geographic levels are collected and published monthly. In addition to the online database, the CES program produces a monthly news release and the monthly periodical Employment & Earnings, which are released on a three-and five-week lag, respectively. The database includes information on total employment, number of women employed, average weekly and monthly hours and earnings, number of production or nonsupervisory workers, and average weekly overtime hours in manufacturing industries. Microdata are not publicly available.

Like the BEL and QCEW sampling frames, the CES does not include nonemployers or detailed characteristics of business owners ( The hourly employment data are used in the BLS industry productivity measures. However, the CES program collects hours and earning data only for production workers (primarily from the natural resources and mining and manufacturing sectors) and nonsupervisory workers (only from the service-providing industries). Employment data are collected for all workers, including production and nonsupervisory workers. BLS is currently collecting hours and earning data for all employees and plans to publish these data in early 2007 ( Triplett and Bosworth (2004) argue that “with the huge change in workplace organization and management in recent years, the boundary between ‘production’ and ‘non-production’ workers has lost its meaning,” and that the same applies to supervisory and nonsupervisory workers outside manufacturing. They conclude that there is a clear need for BLS to collect information on hours of work for all workers, as well as information on changes in labor quality at the industry level.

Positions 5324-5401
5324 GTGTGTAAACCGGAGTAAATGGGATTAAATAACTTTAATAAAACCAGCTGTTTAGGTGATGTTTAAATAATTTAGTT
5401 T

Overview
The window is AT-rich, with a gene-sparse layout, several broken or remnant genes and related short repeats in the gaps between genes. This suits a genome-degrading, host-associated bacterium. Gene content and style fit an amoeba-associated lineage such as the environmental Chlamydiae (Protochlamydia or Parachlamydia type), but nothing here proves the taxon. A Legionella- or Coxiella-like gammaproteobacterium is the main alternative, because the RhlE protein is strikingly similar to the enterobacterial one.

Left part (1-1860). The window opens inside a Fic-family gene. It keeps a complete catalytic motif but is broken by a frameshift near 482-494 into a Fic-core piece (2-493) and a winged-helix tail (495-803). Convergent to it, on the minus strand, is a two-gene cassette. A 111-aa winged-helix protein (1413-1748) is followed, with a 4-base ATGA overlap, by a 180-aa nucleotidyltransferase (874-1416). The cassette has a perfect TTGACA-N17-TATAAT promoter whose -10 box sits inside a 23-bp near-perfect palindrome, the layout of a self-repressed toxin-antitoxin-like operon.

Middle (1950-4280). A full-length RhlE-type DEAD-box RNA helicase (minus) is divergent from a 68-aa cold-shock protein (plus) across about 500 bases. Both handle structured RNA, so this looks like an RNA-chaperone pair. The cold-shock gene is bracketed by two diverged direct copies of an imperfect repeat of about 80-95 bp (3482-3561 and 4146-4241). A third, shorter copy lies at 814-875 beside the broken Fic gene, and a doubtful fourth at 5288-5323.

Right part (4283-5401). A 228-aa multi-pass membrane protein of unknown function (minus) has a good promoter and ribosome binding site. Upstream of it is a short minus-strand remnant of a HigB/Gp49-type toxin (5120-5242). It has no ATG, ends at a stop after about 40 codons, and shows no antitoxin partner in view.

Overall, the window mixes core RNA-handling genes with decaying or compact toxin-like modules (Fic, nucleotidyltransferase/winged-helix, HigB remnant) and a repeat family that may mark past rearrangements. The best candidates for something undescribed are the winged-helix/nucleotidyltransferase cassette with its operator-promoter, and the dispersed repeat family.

Job Openings and Labor Turnover

The BLS JOLTS program provides monthly data, based on a sample of about 16,000 establishments nationwide, on job openings, new hires, and both voluntary and involuntary separations. The definition of a job opening or vacancy requires that a specific position exists, that work could start


BLS’s annual national compensation survey—a redesign of the occupational compensation survey, the employment cost index, and the employee benefit survey—provides additional details on employee compensation costs, occupational earnings, and a range of worker benefits. Other agencies collect data on employee benefits as well. The Centers for Disease Control and Prevention conduct the National Employer Health Insurance Survey, which provides information on employer-sponsored health insurance; the Agency for Healthcare Research and Quality conducts the Medical Expenditure Panel Survey, providing information on health insurance coverage by firms of various sizes and an overview of access to health insurance and care.

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